Early and Recent History and Genealogical Records
of Many of the Representative Citizens
JAMES WATSON. Success comes to the deserving after all, though it seems sometimes that this is not the case. The man who puts forth the proper effort long enough and hard enough will achieve just about what he set out to achieve. This fact was realized early in life by James Watson, another of the sterling Tennesseeans who have cast their lot in Greene county, and by so doing have benefited alike themselves and us. He has now passed his three score and ten years' limit of the Psalmist, and is living in retirement in his home in Republic, after a long and successful career as a general farmer and stockman. His life record has been especially characterized by the most absolute integrity of word and action, which has gained for him the unqualified respect of the entire community. Added to this is a spirit of good fellowship and geniality which has brought to him a large circle of warm friends.
Mr. Watson was born in Monroe county, Tennessee, September 2, 1842. He is a son of Thomas and Bersheba (McCray) Watson, and was one of ten children, eight of whom survive.
The father of these children was born in Tennessee and there grew up and married and engaged in farming until the year 1844 when he removed with his family to Greene county, Missouri, and he spent the rest of his life on farms in this and Lawrence counties, dying about 1863. He served six months in the Confederate army during the Civil war, when he was killed in Arkansas, being assassinated by his own comrades, he having attempted to escape further service in the army. The mother of our subject was born in Tennessee in 1890 and there resided until removing with her husband and children to Missouri. She spent the latter years of her life in Greene county, dying here in 1900 at the advanced age of eighty years. She was a woman of heroic mettle and after the death of her husband returned from Arkansas to the farm in this county and reared her small children in comfort and respectability, and gave them such educations as could be obtained in that day in the country schools.
James Watson grew to manhood on the home farm, in Greene county, having been but two years old when his parents brought him here from Tennessee, and he worked hard when a boy assisting his mother in making a living. He received his education in the district schools. In the early part of the war between the states he enlisted in 1862 in the Eighth Missouri Cavalry, in which he served three years in the Union army and saw considerable hard service, taking part in many of the campaigns, and battles of that noted regiment. He was incapacitated for some time as a result of sun stroke, but was retained for active service until honorably discharged in August, 1865.
After returning home from the war Mr. Watson resumed farming which he continued in Greene and Christian counties in an eminently satisfactory manner, becoming owner of valuable and productive farming lands, which he brought up to a high state of improvement and cultivation and on which he carried on general farming and stock raising on a large scale up to a few years ago, when he retired from the active duties of life and is now living retired, surrounded by all the comforts necessary to happiness in old age, as a result of his earlier years of activity.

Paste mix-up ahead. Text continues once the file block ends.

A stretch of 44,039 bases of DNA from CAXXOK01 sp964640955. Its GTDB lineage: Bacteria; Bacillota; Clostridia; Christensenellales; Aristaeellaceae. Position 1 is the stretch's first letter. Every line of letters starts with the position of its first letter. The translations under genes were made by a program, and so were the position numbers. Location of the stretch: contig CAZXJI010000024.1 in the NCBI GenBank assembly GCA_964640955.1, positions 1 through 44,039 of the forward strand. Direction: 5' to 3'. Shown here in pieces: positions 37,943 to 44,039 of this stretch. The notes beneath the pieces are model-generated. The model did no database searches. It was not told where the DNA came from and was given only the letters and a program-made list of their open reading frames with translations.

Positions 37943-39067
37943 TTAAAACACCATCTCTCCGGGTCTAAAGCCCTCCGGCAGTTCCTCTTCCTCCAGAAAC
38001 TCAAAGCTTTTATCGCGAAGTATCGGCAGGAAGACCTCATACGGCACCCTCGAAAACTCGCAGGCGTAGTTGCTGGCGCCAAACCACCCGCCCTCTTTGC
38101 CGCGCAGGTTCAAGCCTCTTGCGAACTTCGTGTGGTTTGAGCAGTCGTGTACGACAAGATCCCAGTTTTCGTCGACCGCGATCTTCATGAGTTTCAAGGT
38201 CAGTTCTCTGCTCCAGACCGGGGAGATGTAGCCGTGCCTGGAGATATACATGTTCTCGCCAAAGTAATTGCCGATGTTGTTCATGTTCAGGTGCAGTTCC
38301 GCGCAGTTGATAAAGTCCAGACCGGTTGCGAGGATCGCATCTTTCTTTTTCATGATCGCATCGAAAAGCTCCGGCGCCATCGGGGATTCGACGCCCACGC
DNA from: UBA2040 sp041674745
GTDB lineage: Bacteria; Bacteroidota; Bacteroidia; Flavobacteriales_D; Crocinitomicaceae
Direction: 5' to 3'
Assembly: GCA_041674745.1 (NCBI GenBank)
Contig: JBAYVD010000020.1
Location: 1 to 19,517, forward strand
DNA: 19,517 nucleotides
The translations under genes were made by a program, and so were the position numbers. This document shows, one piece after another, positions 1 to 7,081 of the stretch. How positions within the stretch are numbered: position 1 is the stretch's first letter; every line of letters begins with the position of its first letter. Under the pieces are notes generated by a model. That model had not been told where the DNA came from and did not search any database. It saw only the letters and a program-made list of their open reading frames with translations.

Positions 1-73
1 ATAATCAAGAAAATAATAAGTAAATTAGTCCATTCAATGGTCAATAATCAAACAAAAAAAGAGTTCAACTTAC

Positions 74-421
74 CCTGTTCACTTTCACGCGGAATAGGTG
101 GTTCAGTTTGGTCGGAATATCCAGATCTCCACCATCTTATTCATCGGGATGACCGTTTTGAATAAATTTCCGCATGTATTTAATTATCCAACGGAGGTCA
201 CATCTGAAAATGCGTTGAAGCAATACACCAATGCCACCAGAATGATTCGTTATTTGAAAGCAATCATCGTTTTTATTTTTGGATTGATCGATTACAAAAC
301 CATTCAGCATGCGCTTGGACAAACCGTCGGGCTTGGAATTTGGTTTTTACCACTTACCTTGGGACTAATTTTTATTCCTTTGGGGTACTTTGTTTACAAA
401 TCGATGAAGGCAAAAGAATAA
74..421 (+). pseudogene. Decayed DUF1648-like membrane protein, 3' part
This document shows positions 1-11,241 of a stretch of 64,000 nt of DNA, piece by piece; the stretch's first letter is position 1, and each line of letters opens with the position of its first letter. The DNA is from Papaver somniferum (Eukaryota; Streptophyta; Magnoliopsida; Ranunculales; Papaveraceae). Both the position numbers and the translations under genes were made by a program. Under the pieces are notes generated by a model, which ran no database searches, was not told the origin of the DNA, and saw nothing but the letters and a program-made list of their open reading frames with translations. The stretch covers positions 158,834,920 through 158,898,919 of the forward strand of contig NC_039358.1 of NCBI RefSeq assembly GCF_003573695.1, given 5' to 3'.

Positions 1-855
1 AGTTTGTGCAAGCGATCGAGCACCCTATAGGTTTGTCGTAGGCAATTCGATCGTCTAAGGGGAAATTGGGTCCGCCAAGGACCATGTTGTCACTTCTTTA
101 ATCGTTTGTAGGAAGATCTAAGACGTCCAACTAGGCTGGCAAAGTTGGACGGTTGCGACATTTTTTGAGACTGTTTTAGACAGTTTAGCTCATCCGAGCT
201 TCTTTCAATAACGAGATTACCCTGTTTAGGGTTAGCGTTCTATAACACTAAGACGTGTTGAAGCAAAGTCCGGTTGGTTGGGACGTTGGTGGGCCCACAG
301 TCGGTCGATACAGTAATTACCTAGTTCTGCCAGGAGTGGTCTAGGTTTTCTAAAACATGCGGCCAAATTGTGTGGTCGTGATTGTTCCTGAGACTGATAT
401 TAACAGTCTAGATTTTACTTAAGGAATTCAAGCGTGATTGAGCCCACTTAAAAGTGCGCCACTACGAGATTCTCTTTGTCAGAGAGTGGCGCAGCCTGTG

Mr. Watson was twice married, first, in 1861, to Martha Ann Brashears, a daughter of Walter Brashears and wife. She was a native of Tennessee. She survived twenty-eight years after her marriage, her death occurring in 1899. In the year 1893 Mr. Watson married for his second wife, Louisa Balcom, a daughter of John and Amanda (Swadey) Balcom. She was born in 1844, in Greene county. She was the mother of five children by a former marriage, two girls, three boys, namely: Alice, born in 1874, now Mrs. Alice Cantrell; Charles, born 1878; James Thomas, born 1881; John Lawrence, born 1884, Mary Ellen, now Mrs. Fred Keltner, of Springfield.
Mr. Watson's second union has been without issue, but he is the father of twelve children by his first wife, five of whom are now living, namely: William, of Goodland, Kansas; Robert, of southern Missouri; John, of Republic township; Mary, now Mrs. C. O'Neil, of Oklahoma; Malinda, now Mrs. William Garroutte, lives in Missouri.
Politically, Mr. Watson is a Republican. He is a member of the Grand Army of the Republic, Post 219, at Republic, in which he has carried the flag for the past thirty years, and has been active in the work of the same. He belongs to the Christian church. Mr. Watson was justice of the peace for twelve consecutive years and served on the school board for thirty years.
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